It's June and you're home and your whole body hurts from helping Jamie put in the deck outside his and DeAnn's new place but you can't sleep. Maybe it's because you're not used to the sound of cicadas outside your window anymore: it was so cold when you were here for Jamie's wedding, and the time before that, for your dad. You'd forgotten that Chicago's a little nicer when it's not fucking February.

But more probably it's because last time you were here you had Jess with you, here in this bed and every time you close your eyes you see her biting her lip and grinning while she unbuttoned her pajama top and tossed her hair, half-sexy, half-teasing. Jerking off hasn't helped. Nothing really helps.

Instead you're holding her earring, the one she lost during Jamie's wedding weekend, which you found tonight by stepping right on it and swearing like a sailor. You know when she lost it: while you were having sex on the floor beside the bed, because your ancient bedsprings were too damn loud. Both of you laughing into each other's mouths at how ridiculous this was, wincing at how hard the floor was even through your old bedspread, shushing each other through the laughing.

You're sure she'll remember too: she spent five minutes afterward looking for it. Which is why you shouldn't have sent the text you just did: Found yr earring.

You're rolling the earring between your thumb and forefinger, wondering why you're the dumbest boy in the world, when the phone on your chest rings and you jump, knocking it onto the bed and then the floor.

"Jess?" you say when you manage to fumble the phone open to answer.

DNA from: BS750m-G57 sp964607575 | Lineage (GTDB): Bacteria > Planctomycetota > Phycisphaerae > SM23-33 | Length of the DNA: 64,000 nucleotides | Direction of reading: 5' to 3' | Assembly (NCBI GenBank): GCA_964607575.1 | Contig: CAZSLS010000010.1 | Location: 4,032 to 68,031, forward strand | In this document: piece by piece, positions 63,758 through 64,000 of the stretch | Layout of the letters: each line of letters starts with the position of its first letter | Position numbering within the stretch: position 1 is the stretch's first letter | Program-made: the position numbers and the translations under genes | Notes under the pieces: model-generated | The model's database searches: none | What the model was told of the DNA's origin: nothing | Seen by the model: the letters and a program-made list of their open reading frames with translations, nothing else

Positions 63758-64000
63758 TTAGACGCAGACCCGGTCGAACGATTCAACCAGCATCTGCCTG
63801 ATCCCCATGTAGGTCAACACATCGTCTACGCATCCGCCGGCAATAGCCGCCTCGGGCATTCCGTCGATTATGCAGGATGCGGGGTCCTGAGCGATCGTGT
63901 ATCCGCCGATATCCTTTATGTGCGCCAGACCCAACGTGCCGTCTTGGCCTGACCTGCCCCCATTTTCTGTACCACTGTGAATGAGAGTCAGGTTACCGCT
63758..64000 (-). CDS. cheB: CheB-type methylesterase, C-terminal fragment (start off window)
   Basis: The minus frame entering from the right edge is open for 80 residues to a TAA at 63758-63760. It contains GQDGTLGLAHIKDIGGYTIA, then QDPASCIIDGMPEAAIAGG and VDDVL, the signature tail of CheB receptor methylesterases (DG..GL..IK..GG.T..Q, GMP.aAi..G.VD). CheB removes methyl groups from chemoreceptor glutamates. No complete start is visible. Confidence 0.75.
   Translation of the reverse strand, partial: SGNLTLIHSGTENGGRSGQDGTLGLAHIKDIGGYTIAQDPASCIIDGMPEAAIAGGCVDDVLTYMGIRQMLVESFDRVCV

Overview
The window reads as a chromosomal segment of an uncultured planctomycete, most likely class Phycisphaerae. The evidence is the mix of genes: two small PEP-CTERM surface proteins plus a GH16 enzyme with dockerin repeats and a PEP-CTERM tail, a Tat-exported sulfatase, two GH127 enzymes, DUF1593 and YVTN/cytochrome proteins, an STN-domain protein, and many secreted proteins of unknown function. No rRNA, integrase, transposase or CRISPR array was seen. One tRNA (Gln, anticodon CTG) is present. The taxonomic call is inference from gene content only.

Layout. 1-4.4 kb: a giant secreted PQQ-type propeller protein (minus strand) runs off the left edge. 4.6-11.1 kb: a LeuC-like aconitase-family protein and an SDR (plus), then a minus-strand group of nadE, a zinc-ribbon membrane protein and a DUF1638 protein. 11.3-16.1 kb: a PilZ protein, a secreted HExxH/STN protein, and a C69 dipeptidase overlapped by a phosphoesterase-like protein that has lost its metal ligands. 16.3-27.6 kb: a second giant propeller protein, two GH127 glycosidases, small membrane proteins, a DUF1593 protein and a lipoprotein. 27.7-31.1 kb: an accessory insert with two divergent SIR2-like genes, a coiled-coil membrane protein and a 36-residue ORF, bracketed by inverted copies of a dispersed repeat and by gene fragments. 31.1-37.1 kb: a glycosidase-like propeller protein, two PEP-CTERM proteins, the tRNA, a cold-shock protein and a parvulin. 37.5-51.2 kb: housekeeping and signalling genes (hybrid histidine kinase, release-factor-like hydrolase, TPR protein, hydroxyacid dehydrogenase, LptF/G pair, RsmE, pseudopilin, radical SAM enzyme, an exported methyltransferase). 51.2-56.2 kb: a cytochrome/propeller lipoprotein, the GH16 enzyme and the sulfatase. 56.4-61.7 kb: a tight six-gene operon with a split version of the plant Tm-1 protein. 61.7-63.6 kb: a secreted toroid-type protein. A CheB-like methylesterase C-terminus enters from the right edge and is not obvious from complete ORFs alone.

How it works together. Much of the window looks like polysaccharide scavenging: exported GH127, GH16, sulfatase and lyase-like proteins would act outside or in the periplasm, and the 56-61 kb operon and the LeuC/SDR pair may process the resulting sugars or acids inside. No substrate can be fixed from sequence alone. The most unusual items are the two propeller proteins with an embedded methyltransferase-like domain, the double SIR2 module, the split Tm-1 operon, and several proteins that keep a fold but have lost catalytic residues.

"Hey," she says, voice low like she's trying not to wake anyone up, even though it's not that late there yet. It's so stupidly good to hear her voice.

"How are the Oregonians?" you say.

"Same as always," she says. "Abby's driving me crazy. My mom's really into making her own almond milk. Today I saw a guy in the park with a typewriter. You would hate it." There's a beat before her last sentence, just long enough for you to hear. You scratch your jaw.

"Yeah, well," you say. "It sounds better than watching my brother and DeAnn make out every time she brings out another pitcher of Crystal Lite."

Jess laughs into the phone, and with your eyes closed and the phone against your ear she could almost be in the same room.

"Not even beer?" she says. "Rough life, Miller."

"There are rules about being part of this family," you grumble, and then wince. You'd spent most of Jamie's wedding dividing your focus between trying to keep him upright (a morning bachelor's party had been exactly as terrible an idea as you told him) and trying not to turn your back fully on DeAnn's brother Declan, the other groomsman, in case he decided to take a swing at you again. You're not sure your nose could take that.

But the minister had talked for ages about how this meant you were joining someone else's family and you realized your mom was looking back and forth between you and Jess, with an incredibly unsubtle smile, so pointed Jess went pink. You'd had to look away for a good thirty seconds and focus really hard on your Aunt Ruth, dozing off in the front row, before you could glance back at Jess. But the look she gave you when you did -- this tiny, private smile -- had made your heart start pounding so hard you totally missed your cue to give Jamie the rings you'd busted your ass making sure you didn't lose.

There's silence other end of the line and you wonder if she's thinking about that too.

"I wish I was there right now," she says, all in a rush and you sit up fast in the dark without meaning to.

"Yeah?" you says when you can find your voice.

"I mean-- Chicago, pizza, you know, and it's been raining here all week--" she starts, stumbling over her words and god, you love this girl, you know this girl.

"I wish you were too," you say, fast, before you can get in the way of yourself, and she stops.

"Yeah?" she says after a moment.

"Yeah," you say and lie back down, trying not to break the moment. There's a pause.

"Thanks for finding my earring," she says finally. You're still holding it and you press the post into the soft pad of your thumb while you try to think of what to say.

"Can I get it from you back home?" she asks and the word makes you breathe in.

"Yeah, sure," you say. "I'll bring it when I come home."